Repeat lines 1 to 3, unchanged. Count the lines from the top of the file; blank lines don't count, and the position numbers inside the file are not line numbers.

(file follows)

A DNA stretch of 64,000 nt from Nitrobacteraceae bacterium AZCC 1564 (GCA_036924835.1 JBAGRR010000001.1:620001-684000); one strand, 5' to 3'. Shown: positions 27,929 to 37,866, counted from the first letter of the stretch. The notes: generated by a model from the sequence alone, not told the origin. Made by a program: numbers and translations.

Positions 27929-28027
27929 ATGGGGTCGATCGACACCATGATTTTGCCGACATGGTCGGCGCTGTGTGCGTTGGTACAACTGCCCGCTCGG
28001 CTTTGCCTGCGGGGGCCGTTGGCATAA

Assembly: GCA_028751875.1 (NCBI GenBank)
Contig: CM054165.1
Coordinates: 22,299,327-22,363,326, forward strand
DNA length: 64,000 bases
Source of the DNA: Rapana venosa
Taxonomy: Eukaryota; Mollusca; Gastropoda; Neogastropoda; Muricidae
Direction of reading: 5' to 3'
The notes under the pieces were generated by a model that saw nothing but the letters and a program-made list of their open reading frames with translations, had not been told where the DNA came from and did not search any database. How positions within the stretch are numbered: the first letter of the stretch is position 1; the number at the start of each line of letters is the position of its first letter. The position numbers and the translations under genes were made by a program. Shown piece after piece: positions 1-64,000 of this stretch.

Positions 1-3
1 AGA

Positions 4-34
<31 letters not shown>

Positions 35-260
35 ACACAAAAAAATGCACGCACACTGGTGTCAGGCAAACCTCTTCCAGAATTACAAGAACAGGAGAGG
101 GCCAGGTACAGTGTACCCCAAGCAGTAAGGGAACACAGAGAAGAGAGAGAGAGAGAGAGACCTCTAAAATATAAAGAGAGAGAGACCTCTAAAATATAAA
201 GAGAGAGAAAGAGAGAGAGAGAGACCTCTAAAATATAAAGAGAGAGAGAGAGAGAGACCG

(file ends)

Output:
A DNA stretch of 64,000 nt from Nitrobacteraceae bacterium AZCC 1564 (GCA_036924835.1 JBAGRR010000001.1:620001-684000); one strand, 5' to 3'. Shown: positions 27,929 to 37,866, counted from the first letter of the stretch. The notes: generated by a model from the sequence alone, not told the origin. Made by a program: numbers and translations.

Positions 27929-28027
27929 ATGGGGTCGATCGACACCATGATTTTGCCGACATGGTCGGCGCTGTGTGCGTTGGTACAACTGCCCGCTCGG